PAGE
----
Alan A. Stone

From Wikipedia, the free encyclopedia
Jump to navigation Jump to search
Alan A. Stone
Born1929
NationalityAmerican
OccupationProfessor
ChildrenDouglas, David[1]
AwardsGuggenheim Fellowship
Academic background
Alma materYale Medical School
Academic work
DisciplineLaw, Psychiatry
InstitutionsHarvard Law School
Harvard Medical School
Main interestsEthics, Violence, Mental health
Notable worksLaw, Psychiatry, and Morality
WebsiteFaculty page

Alan Abraham Stone (born 1929)[2] is the Touroff-Glueck Professor of Law and Psychiatry (Emeritus) at the Harvard Law School.[3] His writing and teaching has focused on professional medical ethics, issues at the intersection of law and psychiatry, and the topic of violence in both law and in psychiatry.[4] Stone served as president of the American Psychiatric Association.[5] He also served for a number of years as the film critic for the Boston Review.[6]

Personal life[edit]

Stone graduated from Harvard College in 1950, where he majored in psychology and played on the Varsity Football team [[7]]. He studied at the Boston Psychoanalytic Institute[8] and earned his M.D. from Yale Medical School in 1955. He pursued his joint interest in the intersection of law, psychology, and psychiatry first as a lecturer at Harvard Law School in 1969, and later through a joint appointment with Harvard Medical School in 1972. In 1978, he was awarded a Guggenheim Fellowship. He later lectured at Stanford before returning to Harvard.

Work[edit]

Stone's work often explores the intersection between psychiatry, ethics, and law. He wrote about decisions in psychotherapy in managed care, and about psychiatric treatment of oppressed minorities such as the Falun Gong and Soviet Jews.[9] In 2002, he asserted that it was time for psychiatry in the Western countries to reconsider accounts of political abuse of psychiatry in the USSR and in China.[10]

Stone believed that Andrei Snezhnevsky was wrongly condemned by critics.[10] According to Stone, one of the first points made by Soviet psychiatrists condemned for unethical political abuse of psychiatry, was that the revolution is the greatest good for the greatest number, the greatest piece of social justice, and the greatest beneficence imaginable in the twentieth century.[11][12] In the Western view, the ethical compass of Soviet psychiatrists began to wander when they acted in the service of this greatest beneficence.[11][12]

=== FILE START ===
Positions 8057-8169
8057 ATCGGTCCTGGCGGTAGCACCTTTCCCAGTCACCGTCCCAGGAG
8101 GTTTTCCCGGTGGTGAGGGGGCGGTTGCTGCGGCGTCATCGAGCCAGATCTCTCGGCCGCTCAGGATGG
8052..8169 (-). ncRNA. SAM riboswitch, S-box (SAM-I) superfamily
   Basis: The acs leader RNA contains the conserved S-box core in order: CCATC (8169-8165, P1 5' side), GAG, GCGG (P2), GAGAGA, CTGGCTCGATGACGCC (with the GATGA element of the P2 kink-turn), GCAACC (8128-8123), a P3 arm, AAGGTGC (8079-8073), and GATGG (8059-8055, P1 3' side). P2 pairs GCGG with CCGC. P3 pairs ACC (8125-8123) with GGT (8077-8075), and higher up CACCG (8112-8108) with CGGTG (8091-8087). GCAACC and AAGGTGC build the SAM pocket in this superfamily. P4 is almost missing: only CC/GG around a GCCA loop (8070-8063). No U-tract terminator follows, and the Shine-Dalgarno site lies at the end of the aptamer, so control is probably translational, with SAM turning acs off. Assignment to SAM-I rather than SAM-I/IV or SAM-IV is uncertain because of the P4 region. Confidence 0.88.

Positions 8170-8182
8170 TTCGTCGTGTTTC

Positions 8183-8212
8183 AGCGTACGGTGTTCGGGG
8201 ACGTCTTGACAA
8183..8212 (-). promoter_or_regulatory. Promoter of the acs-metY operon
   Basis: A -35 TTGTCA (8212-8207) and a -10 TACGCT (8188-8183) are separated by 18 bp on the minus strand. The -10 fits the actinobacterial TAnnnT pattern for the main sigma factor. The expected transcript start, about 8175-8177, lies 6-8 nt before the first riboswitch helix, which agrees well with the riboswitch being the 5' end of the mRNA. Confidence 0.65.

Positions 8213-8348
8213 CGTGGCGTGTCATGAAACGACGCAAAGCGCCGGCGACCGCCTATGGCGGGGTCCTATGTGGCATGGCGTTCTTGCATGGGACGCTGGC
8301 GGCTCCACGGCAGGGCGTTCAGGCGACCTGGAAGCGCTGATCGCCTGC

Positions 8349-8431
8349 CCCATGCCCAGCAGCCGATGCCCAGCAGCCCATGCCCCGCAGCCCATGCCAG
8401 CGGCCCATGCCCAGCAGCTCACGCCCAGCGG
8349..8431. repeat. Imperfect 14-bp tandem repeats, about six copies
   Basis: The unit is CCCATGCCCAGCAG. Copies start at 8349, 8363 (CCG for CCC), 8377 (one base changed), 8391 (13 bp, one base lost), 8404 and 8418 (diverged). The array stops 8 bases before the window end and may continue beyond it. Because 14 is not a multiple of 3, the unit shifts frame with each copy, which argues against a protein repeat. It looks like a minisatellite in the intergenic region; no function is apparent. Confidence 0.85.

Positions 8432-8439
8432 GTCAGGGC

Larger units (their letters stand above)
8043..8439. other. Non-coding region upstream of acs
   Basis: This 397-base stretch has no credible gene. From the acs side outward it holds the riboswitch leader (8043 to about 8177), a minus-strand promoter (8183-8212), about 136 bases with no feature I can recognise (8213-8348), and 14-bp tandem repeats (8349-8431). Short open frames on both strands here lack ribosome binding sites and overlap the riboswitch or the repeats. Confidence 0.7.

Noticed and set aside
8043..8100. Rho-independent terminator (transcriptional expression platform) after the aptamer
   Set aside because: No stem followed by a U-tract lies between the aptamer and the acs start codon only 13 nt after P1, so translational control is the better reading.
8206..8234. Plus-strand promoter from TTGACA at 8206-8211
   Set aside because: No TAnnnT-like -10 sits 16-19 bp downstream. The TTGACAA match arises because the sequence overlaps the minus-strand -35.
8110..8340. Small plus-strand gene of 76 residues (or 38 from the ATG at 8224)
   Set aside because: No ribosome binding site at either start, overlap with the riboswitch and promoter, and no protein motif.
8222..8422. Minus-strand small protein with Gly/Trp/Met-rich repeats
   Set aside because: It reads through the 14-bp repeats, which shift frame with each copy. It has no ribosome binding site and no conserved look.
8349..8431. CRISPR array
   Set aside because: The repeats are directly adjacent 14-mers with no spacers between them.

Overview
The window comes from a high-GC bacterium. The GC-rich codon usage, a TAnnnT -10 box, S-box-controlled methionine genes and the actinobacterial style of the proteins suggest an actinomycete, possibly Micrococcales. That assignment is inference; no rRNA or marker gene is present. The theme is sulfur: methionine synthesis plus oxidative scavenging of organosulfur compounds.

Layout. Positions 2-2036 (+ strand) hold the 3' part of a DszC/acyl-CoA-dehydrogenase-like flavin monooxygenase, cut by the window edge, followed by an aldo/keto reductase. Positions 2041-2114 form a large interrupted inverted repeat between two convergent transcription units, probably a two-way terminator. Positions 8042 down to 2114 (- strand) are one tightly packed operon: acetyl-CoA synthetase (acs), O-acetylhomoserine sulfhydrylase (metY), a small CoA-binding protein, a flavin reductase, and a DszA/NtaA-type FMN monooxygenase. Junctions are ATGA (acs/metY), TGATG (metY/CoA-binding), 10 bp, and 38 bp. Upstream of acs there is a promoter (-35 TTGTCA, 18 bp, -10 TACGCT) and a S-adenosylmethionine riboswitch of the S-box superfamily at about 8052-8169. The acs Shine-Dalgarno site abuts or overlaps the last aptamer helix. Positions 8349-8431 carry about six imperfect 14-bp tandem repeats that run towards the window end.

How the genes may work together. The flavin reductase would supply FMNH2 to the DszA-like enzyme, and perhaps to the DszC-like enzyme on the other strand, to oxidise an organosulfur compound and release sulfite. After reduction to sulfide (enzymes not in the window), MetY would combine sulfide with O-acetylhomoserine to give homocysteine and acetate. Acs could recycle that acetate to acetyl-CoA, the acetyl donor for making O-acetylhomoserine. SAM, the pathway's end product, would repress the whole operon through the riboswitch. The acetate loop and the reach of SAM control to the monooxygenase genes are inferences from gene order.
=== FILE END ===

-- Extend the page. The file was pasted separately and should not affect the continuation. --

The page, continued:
Publications[edit]

Books

  • Movies and the Moral Adventure of Life (2007)
  • Law, Psychiatry, and Morality: Essays and Analysis (1984)
  • The Abnormal Personality Through Literature (1966)

Articles

  • The Ethical Boundaries of Forensic Psychiatry: A View from the Ivory Tower (1984) [13]
  • A model state law on civil commitment of the mentally ill. (1983) [14]
  • Law, science, and psychiatric malpractice: a response to Klerman's indictment of psychoanalytic psychiatry (1990) [15]

References[edit]

  1. ^ "Here, Have a Seat"
  2. ^ VIAF: "Stone, Alan Abraham"
  3. ^ School, Harvard Law. "Alan A. Stone, M.D. | Harvard Law School". hls.harvard.edu. Retrieved 2018-06-09.
  4. ^ School, Harvard Law. "Alan A. Stone, M.D. | Harvard Law School". hls.harvard.edu. Retrieved 2018-06-09.
  5. ^ "Alan Stone, MD".
  6. ^ "Alan Stone Author Page". Boston Review.
  7. ^ "206 Athletes Get Major or Minor Awards in Fall Sports". The Crimson.
  8. ^ "Original Address - Alan A. Stone, M.D." harvardmagazine.com. Retrieved 2018-03-12.
  9. ^ Alan A. Stone, Psychiatrists on the Side of the Angels: The Falun Gong and Soviet Jewry, 30 J. Am. Acad. Psychiatry & L. 107 (2002).
  10. ^ a b Stone, Alan (2002). "Psychiatrists on the side of the angels: the Falun Gong and Soviet Jewry" (PDF). The Journal of the American Academy of Psychiatry and the Law. 30 (1): 107–111. PMID 11931357.
  11. ^ a b Stone, Alan (1984). "The Ethical Boundaries of Forensic Psychiatry: A View from the Ivory Tower". Bulletin of the American Academy of Psychiatry and the Law. 12 (3): 209–219. PMID 6478062.
  12. ^ a b Stone, Alan (2008). "The Ethical Boundaries of Forensic Psychiatry: A View from the Ivory Tower". The Journal of the American Academy of Psychiatry and the Law. 36 (2): 167–174. PMID 18583690.
  13. ^ Stone, Alan A. “The Ethical Boundaries of Forensic Psychiatry: A View from the Ivory Tower.” Journal of the American Academy of Psychiatry and the Law, vol. 12, no. 3, 1984, pp. 209–219.
  14. ^ C, Stromberg, and Stone A. “A Model State Law on Civil Commitment of the Mentally Ill.” Harvard Journal on Legislation, vol. 20, no. 2, 1983, p. 275.
  15. ^ "Law, science, and psychiatric malpractice: a response to Klerman's indictment of psychoanalytic psychiatry". American Journal of Psychiatry. 147 (4): 419–427. 1990-04-01. doi:10.1176/ajp.147.4.419. ISSN 0002-953X.

External links[edit]